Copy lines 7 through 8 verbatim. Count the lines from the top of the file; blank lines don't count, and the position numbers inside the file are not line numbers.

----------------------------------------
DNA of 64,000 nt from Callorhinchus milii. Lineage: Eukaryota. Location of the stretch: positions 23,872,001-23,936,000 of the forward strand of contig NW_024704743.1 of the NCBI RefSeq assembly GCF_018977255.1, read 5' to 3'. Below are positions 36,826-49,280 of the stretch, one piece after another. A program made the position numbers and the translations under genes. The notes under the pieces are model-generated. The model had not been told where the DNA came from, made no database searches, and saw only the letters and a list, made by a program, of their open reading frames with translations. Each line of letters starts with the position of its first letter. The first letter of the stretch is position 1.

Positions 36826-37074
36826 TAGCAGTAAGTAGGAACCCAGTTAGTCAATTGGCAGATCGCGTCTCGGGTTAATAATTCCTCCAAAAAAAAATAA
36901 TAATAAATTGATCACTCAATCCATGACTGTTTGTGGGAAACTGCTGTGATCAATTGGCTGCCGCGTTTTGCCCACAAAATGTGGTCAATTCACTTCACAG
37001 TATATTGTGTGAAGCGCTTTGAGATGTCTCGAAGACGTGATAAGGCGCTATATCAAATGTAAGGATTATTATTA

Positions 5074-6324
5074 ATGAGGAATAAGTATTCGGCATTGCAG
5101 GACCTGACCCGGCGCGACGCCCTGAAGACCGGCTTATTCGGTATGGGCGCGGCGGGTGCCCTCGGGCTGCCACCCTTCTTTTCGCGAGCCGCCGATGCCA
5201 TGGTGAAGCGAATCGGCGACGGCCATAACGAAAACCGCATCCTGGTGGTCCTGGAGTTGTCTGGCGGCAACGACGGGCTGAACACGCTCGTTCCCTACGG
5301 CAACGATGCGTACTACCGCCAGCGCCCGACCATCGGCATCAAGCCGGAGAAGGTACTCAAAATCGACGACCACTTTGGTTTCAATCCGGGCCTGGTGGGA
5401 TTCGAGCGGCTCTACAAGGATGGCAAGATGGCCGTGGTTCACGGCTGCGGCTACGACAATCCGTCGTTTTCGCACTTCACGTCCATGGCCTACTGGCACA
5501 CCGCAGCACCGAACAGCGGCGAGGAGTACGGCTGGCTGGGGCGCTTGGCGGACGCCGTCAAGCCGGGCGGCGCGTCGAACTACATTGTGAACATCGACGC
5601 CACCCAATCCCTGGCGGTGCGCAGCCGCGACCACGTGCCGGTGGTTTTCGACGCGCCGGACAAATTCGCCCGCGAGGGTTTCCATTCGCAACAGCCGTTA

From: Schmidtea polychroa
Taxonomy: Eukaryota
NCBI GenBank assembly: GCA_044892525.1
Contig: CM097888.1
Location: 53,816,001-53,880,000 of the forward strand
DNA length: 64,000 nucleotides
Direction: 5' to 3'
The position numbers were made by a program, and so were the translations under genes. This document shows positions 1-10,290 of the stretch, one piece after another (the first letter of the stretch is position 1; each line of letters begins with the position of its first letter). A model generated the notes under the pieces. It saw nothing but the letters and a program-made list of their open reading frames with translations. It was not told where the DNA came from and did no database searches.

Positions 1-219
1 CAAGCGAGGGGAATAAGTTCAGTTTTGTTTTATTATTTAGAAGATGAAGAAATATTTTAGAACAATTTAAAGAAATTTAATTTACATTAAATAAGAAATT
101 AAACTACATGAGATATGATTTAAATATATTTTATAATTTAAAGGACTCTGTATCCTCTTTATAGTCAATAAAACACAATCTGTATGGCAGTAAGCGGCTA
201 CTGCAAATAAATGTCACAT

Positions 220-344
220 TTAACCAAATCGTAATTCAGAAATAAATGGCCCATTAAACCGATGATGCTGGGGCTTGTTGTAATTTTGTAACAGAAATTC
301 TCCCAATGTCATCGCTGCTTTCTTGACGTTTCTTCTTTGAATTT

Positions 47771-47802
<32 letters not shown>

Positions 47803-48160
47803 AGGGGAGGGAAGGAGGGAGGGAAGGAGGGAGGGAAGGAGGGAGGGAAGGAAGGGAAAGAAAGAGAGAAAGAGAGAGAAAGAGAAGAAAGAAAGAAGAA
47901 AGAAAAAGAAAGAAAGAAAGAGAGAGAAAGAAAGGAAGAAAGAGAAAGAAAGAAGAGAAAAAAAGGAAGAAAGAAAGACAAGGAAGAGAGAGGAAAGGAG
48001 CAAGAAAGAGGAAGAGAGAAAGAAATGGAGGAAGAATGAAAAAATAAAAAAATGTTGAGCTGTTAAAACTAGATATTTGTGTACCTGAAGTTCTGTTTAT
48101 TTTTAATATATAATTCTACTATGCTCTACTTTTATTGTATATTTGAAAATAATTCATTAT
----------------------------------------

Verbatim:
5074 ATGAGGAATAAGTATTCGGCATTGCAG
5101 GACCTGACCCGGCGCGACGCCCTGAAGACCGGCTTATTCGGTATGGGCGCGGCGGGTGCCCTCGGGCTGCCACCCTTCTTTTCGCGAGCCGCCGATGCCA